Hundreds of demonstrators have taken to the streets in the city of Palma to express their support for the independence of the wealthy northeastern region of Catalonia from Spain.
Protesters marched through the capital of the Mediterranean island of Majorca, waving Catalan flags and carrying pro-independence banners.
Majorca is not considered a part of modern Catalonia, but historically, the island was part of a larger Catalonia that included the Balearic Islands.
The first language of island residents is Catalan and many of them identify themselves as Catalans.
Spanish pro-independence parties, which triumphed in the local parliamentary polls in September, insist that Catalonia is entitled to self-rule since it possesses its own language and distinct culture.
Back in November, Catalan lawmakers in Barcelona kicked off the process of breaking away from Spain, aiming to achieve political independence by 2017, amid strong opposition from Madrid.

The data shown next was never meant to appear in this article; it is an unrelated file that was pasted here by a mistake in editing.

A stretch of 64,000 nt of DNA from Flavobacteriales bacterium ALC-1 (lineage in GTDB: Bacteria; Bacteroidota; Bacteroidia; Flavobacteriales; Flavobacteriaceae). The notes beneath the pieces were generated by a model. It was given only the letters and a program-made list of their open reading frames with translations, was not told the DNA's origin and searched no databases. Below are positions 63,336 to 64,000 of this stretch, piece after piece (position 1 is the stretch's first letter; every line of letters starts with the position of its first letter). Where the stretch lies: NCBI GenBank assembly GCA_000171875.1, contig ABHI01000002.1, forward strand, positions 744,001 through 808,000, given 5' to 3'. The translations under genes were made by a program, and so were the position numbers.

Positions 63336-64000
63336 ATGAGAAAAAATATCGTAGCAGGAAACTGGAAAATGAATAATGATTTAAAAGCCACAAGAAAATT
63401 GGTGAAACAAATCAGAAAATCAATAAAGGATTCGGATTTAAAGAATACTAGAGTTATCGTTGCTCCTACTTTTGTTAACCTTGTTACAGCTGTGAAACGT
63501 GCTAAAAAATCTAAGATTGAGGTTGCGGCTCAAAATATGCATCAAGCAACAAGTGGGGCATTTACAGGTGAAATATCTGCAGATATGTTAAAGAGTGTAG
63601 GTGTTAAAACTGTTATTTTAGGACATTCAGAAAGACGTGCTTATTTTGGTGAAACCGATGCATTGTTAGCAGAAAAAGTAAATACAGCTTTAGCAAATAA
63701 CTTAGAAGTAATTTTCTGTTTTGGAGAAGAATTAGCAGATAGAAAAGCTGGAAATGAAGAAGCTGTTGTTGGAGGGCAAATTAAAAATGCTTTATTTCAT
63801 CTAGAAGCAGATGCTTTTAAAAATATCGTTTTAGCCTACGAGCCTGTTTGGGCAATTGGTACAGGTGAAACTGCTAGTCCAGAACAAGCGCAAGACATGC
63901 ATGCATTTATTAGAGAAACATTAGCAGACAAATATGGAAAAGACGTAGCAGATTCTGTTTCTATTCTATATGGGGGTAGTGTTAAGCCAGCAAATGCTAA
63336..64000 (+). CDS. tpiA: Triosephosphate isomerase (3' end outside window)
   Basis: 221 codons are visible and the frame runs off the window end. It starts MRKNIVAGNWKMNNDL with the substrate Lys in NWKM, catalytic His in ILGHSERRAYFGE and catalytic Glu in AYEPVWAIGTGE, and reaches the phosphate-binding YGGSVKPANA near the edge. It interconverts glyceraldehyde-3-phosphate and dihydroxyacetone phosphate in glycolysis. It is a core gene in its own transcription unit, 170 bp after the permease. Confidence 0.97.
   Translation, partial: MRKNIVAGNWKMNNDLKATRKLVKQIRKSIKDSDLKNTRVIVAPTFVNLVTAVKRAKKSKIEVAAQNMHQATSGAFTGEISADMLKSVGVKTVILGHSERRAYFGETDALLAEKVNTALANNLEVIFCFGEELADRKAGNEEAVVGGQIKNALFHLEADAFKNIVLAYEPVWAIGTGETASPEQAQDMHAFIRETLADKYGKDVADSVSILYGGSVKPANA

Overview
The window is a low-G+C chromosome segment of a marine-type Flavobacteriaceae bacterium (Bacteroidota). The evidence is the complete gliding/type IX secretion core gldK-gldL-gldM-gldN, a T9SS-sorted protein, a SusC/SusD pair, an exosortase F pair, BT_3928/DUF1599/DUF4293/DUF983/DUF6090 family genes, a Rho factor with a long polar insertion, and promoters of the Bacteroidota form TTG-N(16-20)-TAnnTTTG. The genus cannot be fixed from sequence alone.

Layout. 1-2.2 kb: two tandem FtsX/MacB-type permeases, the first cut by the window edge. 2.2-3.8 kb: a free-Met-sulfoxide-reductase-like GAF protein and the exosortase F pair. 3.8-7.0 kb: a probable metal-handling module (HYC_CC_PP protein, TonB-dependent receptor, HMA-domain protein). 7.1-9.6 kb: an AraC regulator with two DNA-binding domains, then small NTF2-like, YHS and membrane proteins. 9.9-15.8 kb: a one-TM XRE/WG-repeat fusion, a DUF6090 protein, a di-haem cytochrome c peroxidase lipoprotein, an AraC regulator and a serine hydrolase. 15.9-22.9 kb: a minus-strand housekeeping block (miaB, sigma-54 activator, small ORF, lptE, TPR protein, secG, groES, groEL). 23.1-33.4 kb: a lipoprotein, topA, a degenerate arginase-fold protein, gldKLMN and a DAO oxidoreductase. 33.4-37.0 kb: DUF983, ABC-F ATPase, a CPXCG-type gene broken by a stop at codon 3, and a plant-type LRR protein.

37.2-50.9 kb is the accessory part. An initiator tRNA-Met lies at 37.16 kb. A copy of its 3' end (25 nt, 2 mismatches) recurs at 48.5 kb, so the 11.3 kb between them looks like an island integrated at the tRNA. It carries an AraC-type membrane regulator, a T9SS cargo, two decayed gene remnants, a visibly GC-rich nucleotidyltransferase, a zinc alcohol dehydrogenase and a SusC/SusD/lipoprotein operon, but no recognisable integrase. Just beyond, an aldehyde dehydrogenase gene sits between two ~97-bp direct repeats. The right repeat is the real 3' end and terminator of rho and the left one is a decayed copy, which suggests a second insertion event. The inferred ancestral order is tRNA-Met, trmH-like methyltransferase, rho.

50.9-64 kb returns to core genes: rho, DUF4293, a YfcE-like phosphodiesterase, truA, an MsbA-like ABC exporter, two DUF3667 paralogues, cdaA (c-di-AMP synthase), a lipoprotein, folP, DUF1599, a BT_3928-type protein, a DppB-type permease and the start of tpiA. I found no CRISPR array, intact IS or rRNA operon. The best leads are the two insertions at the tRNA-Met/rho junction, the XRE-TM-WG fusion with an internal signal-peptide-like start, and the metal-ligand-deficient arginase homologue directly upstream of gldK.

More than 70 parliamentarians voted in favor of the resolution for secession in a vote held in the Catalan parliament on November 9.
In November 2014, Catalonia staged a symbolic independence referendum after authorities in Madrid blocked a bid to hold an official poll.
Nearly 80 percent of the 2.2 million people who took part in the vote backed independence, though the turnout was slightly more than 40 percent.
Many Catalans believe their economy would be more prosperous on its own, complaining that a high portion of their taxes goes to the central government.
Home to nearly 7.5 million people, Catalonia’s productivity makes up around a fifth of Spain's gross domestic product (GDP).